Texas man accused of selling gun to British synagogue attacker

·2-min read
Police process the scene in front of the Congregation Beth Israel synagogue in Colleyville, Texaswhere Malik Faisal Akram was shot dead by the FBI (Brandon Wade/AP) (AP)
Police process the scene in front of the Congregation Beth Israel synagogue in Colleyville, Texaswhere Malik Faisal Akram was shot dead by the FBI (Brandon Wade/AP) (AP)

A Texas man accused of selling a gun to the British man who held four people hostage inside a synagogue has been charged with a federal gun crime.

The Justice Department said Henry "Michael" Williams, 32, was charged with being a felon in possession of a firearm after authorities say he sold the weapon Maisal Faisal Akram used when he entered Congregation Beth Israel in Colleyville, Texas, on January 15 and held the rabbi and three others hostage for hours before being fatally shot by the FBI.

Williams had previously been convicted of aggravated assault with a deadly weapon and attempted possession of a controlled substance.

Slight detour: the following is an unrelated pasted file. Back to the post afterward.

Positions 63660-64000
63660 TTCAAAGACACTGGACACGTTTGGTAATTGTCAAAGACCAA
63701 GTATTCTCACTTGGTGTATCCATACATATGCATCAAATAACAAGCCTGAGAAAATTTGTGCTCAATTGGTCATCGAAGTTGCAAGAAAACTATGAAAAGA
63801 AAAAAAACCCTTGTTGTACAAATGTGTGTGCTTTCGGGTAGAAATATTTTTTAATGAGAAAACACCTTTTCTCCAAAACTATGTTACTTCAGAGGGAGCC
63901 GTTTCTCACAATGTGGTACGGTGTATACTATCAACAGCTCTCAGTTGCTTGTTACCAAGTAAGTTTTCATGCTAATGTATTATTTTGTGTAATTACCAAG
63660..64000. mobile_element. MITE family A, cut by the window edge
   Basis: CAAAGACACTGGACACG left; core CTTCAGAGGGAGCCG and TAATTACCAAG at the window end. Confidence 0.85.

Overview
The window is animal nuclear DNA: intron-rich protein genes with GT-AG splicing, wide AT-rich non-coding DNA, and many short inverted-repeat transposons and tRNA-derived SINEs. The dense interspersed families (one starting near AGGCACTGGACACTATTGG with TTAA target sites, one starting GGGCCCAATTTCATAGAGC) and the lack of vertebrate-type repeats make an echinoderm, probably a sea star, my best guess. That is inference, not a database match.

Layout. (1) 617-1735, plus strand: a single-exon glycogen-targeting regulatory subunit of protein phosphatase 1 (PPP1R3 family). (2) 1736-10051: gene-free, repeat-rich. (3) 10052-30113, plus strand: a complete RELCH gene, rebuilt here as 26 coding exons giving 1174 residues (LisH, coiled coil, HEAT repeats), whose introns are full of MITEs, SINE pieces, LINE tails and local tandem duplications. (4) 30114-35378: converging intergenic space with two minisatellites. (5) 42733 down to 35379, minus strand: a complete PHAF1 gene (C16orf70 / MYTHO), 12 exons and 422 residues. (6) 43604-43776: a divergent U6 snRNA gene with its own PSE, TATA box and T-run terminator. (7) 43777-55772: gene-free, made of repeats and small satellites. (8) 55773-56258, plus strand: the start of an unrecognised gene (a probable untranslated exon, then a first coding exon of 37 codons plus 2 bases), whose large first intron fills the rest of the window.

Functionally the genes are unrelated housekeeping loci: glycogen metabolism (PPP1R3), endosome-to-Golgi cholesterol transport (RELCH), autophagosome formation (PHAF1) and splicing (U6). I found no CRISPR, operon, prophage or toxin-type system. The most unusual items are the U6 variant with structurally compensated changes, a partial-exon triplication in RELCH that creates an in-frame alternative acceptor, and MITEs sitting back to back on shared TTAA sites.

Akram, a 44-year-old British citizen, held hostages in the Dallas-area suburb while demanding the release of a federal prisoner.

The standoff ended after more than 10 hours when the rabbi threw a chair at Akram and fled with the other two remaining hostages just as an FBI tactical team was moving in. None of the hostages were injured.

Prosecutors say Williams sold Akram a semi-automatic pistol on January 13 - two days before the hostage-taking - and the pistol was recovered from the scene.

Williams initially told investigators one day after Akram was killed he recalled meeting a man with a British accent but didn’t remember his name.

During a separate interview the following week, authorities said, Williams was shown a photo of Akram and confirmed he sold him the weapon at an intersection in South Dallas.

Williams told investigators Akram told him he intended to use the gun to intimidate someone who owed an outstanding debt.

It comes after British police said they arrested another two men in Manchester as part of the investigation. They are being held for questioning and have not yet been charged.

The hostages said Akram, originally from Blackburn, cited antisemitic stereotypes, and authorities said he was demanding the release of Aafia Siddiqui, a Pakistani neuroscientist convicted of trying to kill U.S. troops in Afghanistan and who is serving a lengthy sentence in a prison near Colleyville.

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